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Arch Dis Child Fetal Neonatal Ed. 1996 May;74(3):F191-4.

Screening for tyrosinaemia type I.

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  • 1Department of Clinical Chemistry, Children's Hospital, Birmingham, UK.

Abstract

AIMS:

To assess the incidence of tyrosinaemia type I in the West Midlands Region, and the value of current neonatal screening programmes for phenylketonuria (PKU) for its detection.

METHODS:

Retrospective study of results from the PKU neonatal screening programmes in Birmingham (using plasma amino acid chromatography) and in the rest of the West Midlands (using the Guthrie microbiological assay for blood spot phenylalanine) was carried out between January 1985 and March 1994. Patients with tyrosinaemia I born in the region during the same period were identified from a regional database of patients with confirmed inherited metabolic disease. The study was carried out in a specialist children's hospital; the regional centre in the West Midlands for neonatal screening and investigation of inborn errors, and a supraregional centre for liver transplantation and management of paediatric liver disease.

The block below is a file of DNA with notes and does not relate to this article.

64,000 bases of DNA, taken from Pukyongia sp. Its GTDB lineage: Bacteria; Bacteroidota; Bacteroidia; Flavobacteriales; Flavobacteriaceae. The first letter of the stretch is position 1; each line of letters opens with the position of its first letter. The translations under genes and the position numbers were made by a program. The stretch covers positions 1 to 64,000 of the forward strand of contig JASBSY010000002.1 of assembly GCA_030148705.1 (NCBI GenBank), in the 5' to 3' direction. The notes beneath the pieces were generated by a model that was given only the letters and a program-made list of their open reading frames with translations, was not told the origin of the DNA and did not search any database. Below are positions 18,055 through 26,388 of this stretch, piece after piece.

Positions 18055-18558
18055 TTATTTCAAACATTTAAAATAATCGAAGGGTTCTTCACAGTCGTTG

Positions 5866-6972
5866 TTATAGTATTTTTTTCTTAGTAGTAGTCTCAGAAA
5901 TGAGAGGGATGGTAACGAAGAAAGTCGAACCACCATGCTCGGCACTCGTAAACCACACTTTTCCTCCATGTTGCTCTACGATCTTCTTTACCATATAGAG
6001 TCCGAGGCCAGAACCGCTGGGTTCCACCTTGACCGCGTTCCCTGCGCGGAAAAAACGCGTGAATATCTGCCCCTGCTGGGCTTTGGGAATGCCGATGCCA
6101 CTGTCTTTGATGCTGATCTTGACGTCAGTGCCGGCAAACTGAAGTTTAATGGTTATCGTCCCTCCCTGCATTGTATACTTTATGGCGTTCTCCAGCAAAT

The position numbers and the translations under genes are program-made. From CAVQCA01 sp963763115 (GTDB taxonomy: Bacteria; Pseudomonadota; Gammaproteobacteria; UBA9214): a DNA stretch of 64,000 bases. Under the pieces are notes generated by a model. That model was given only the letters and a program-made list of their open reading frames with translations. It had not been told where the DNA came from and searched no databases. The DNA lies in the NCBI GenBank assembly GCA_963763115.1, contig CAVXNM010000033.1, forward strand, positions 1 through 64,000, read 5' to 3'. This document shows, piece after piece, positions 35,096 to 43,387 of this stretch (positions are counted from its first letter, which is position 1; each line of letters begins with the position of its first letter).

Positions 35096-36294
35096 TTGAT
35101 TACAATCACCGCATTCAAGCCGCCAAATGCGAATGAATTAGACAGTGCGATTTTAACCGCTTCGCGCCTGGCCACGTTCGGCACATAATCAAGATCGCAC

RESULTS:

Amino acid chromatography showed increased tyrosine in 447 of 145,444 neonates born in Birmingham; this was still increased at 6 weeks of age in six cases. Five had tyrosinaemia I; the sixth had tyrosinaemia type III. Two others in whom amino acid chromatography was considered normal have since presented with tyrosinaemia I. Outside Birmingham, 525,151 children were screened using the Guthrie test. Five have presented clinically with tyrosinaemia I; screening did not contribute to diagnosis in any case. The incidence of tyrosinaemia I was 1 in 20,791 live births within Birmingham and 1 in 105,037 outside. Of the total 12 patients in the West Midlands with tyrosinaemia I, 10 (83%) were of non-oriental Asian ethnicity; the incidence of tyrosinaemia I was 3.7/10(6) head of population in this group and 0.04/10(6) in the rest of the population.

CONCLUSIONS:

Asians in the West Midlands have a high incidence of tyrosinaemia I. Neonatal PKU screening using amino acid chromatography may contribute to diagnosis and early treatment.

PMID:
8777683
[PubMed - indexed for MEDLINE]
PMCID:
PMC2528336
Free PMC Article
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